Saudi Arabia: Mama Moudy and How My Cats Won Her Over

Although my late Saudi husband and I left Saudi Arabia in March 2009, I still have so many fond memories that I enjoy sharing with American Bedu readers.

Mama Moudy is my dear Saudi mother-in-law.  She is both a traditional and conservative Saudi woman but also open in many ways.  In August 2008 she allowed me to interview her for this blog so that people would have a better understanding of Saudi Arabia and both its cultures and traditions during the period of her childhood.

max     Today I wish to share about Mama Moudy’s indoctrination to my cats.  When Abdullah and I first arrived in Saudi we came with my three cats:  Max, Tripod and Saheba.  Max was an all-black Persian which I acquired while in the United States.  Tripod and Saheba, on the other hand, were my “Pakibillis.”  Both of them were feral cats which I had rescued from the streets of Pakistan.  Tripod had been hit by a car and left to die.  Thankfully I found him and with emergency surgery, he survived albeit minus one leg.  Saheba was a scrawny little cat who appeared at my home in Islamabad and once I saw her, I could not let her go.  Tripod and Saheba were both born in Pakistan and have the traditional features of Asian cats.

cats nov 09

My cats have been around the world twice and wherever I went, they came too, to include Saudi Arabia.  Abdullah knew that when he asked me to marry him me and my cats were a package deal – non negotiable.

Now, not everyone in Saudi Arabia is enamored of cats.  In fact, a lot of Saudis actively dislike cats.  Saudi Arabia is plagued by thousands of feral street cats which are commonly referred to as Saudi street rats.  As a result, when Abdullah’s family was first exposed to my cats, they were not thrilled to say the least.  However, my cats eventually won almost everyone over, including Mama Moudy who became their champion.

tripod nc 1

The first few times Mama Moudy saw my cats she was naturally afraid.  Cats were believed to carry both germs and disease and people did not have them inside of their homes.  Over time and with observation, she noted that my cats were clean, healthy and disease free.  She also noticed how friendly they were and that they had their own distinctive personalities.

Mama Moudy lives in Makkah so when she came to Riyadh she’d usually come for an extended visit.  My husband and I both worked while we lived in Riyadh.  Mama Moudy started noticing that each afternoon my cats would suddenly become alert and scamper off to the front door of our house.  She realized that the cats were attuned to when I came in from work and were always at the door to meet me.

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Her bedroom was located at the end of the hallway from the master bedroom.  Mama Moudy was the earliest riser in the house.  Next she discovered that each morning my cats would be sitting in front of my closed bedroom door waiting for me to get up each morning.  It was at that point she told my husband in Arabic, “Those cats know her and love her.”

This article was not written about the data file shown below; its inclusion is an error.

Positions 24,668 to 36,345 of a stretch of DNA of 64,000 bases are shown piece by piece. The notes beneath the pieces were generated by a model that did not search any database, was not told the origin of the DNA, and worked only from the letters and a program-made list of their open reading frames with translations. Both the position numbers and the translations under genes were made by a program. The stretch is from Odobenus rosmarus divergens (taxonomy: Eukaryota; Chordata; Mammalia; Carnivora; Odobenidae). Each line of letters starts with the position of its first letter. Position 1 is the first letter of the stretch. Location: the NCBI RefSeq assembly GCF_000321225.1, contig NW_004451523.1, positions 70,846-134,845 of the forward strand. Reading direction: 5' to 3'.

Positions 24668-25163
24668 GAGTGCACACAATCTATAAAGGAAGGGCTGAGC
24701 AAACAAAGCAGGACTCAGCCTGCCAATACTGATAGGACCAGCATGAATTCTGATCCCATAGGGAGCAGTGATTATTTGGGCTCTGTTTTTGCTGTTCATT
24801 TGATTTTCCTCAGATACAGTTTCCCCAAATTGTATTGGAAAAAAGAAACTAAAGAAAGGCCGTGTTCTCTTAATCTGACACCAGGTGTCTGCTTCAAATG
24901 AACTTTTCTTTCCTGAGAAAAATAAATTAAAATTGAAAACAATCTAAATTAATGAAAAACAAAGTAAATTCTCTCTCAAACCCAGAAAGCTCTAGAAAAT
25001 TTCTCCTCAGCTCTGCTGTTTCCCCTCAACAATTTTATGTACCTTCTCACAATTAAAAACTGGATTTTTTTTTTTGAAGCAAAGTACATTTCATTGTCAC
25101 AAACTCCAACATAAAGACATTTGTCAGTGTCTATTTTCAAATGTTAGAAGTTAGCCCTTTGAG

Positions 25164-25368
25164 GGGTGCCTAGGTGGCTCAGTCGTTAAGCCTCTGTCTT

After continually seeing how loving and non-threatening my cats were around people, Mama Moudy began to lose her own fear of cats.  She started hesitantly at first touching and then petting my cats.  Eventually it was okay for them to sit beside her and she would pet them.  Finally though and to my chagrin, Mama Moudy started feeding them food from the table while we were eating lunch or dinner.  When I dared to bring up the subject and request that they be left to their cat food, Mama Moudy candidly let me know that my cats were creatures too and deserved to enjoy the good food.  My husband told me to drop the subject and let his mom enjoy her pleasure of spoiling my cats.

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I’m proud of my cats for winning over Mama Moudy.  She also became their champion.  When anyone attempted to hint that it was not appropriate to have a bissa (cat in Arabic) inside of a Saudi home, Mama Moudy would say with pride, “but these bissas are American, they’re not Saudi street rats.”

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9 Responses

  1. Love this story 🙂

  2. Oh, I have tears! Cats and horses, did God make any better creatures??

  3. Don’t you just love it when people connect on the basic level without any of the hindrances…

    Very touchy feely story if you pardon the pun;)

  4. Thank you, Shannon!

    On Fri, Apr 26, 2013 at 4:09 PM, American Bedu

  5. I agree, Kat. In fact, my two grandsons (ages 2 and 4) have already started riding and they LOVE horses!

    On Fri, Apr 26, 2013 at 4:12 PM, American Bedu

  6. Amen, Ibrahim.

    On Fri, Apr 26, 2013 at 4:45 PM, American Bedu

  7. Sweet story, Carol!
    My husband’s families in Sudan and Saudi were amazed that I carried pictures of my cat how when I met my husband a condition of getting together would be whether or not my cat liked him. The Sudan family were especially surprised to learn the cat had his own ‘doctor’. Anyway they all realized how the cat was part of our family and from that point on queries about how the cat was doing was always included in phone calls and visits. I often found a feral cat or two asleep in the Sudan house and my MIL would just smile and say she didn’t notice it come in. 🙂

  8. That’s beautiful Wendy!!

    On Sat, Apr 27, 2013 at 1:01 PM, American Bedu

  9. […] from prayer, the only thing I can think to do is write. A few weeks ago, Carol shared a blog post on American Bedu about how her Saudi mother-in-law came to love Carol’s beloved cats, Max, Tripod, and Saheba. […]

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